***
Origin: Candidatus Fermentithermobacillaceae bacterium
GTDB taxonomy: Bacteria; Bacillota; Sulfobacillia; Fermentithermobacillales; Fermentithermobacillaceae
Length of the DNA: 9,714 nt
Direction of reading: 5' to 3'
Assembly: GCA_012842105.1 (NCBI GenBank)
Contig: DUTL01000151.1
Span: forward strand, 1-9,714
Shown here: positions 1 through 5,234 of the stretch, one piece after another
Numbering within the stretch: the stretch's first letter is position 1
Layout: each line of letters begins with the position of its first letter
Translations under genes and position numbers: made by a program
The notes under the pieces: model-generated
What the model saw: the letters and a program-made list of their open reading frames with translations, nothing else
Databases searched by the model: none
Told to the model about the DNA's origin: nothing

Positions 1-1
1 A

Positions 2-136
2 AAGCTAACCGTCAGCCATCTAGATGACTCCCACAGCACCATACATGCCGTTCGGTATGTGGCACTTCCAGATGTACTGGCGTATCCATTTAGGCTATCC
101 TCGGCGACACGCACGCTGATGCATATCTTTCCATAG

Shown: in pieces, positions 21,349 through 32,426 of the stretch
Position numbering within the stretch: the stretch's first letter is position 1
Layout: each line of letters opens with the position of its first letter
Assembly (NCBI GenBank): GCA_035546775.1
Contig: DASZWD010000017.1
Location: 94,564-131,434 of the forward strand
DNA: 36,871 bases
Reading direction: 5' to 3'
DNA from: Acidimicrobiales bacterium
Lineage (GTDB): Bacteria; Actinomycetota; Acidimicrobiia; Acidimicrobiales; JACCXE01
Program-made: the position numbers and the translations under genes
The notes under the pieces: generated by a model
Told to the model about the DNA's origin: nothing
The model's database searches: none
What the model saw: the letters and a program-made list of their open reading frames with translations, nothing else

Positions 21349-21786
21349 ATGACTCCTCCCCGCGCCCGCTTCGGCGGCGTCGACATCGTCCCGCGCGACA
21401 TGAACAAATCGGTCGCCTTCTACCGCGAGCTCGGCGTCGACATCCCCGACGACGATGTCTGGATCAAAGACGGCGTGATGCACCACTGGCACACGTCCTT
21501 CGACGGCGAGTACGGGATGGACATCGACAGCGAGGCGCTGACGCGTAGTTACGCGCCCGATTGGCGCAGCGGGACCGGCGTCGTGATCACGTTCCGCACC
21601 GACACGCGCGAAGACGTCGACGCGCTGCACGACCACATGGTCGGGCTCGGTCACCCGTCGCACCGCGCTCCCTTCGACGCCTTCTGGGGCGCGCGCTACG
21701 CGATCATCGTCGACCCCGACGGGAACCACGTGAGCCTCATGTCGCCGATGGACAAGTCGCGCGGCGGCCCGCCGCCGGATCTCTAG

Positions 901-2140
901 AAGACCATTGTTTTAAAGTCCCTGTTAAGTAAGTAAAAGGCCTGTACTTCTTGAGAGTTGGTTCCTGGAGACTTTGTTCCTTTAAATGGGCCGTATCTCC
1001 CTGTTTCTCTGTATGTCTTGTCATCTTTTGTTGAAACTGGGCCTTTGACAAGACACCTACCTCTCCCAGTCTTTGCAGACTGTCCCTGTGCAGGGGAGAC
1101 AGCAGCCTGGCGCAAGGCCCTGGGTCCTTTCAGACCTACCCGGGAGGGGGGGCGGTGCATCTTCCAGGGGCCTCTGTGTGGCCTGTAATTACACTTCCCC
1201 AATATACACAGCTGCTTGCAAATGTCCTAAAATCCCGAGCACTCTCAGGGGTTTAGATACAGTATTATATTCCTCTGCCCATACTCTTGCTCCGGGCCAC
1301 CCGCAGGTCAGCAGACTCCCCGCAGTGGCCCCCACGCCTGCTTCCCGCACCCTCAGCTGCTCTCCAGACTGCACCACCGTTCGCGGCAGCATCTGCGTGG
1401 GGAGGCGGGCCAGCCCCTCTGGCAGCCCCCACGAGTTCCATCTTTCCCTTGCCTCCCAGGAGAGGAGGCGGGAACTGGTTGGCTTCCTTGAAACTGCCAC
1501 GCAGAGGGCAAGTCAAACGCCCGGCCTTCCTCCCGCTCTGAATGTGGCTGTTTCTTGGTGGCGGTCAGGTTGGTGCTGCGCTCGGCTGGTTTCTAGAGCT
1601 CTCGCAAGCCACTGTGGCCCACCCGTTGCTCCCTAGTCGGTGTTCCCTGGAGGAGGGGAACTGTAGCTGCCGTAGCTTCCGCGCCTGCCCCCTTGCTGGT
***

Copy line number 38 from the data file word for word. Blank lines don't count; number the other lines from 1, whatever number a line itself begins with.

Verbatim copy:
21401 TGAACAAATCGGTCGCCTTCTACCGCGAGCTCGGCGTCGACATCCCCGACGACGATGTCTGGATCAAAGACGGCGTGATGCACCACTGGCACACGTCCTT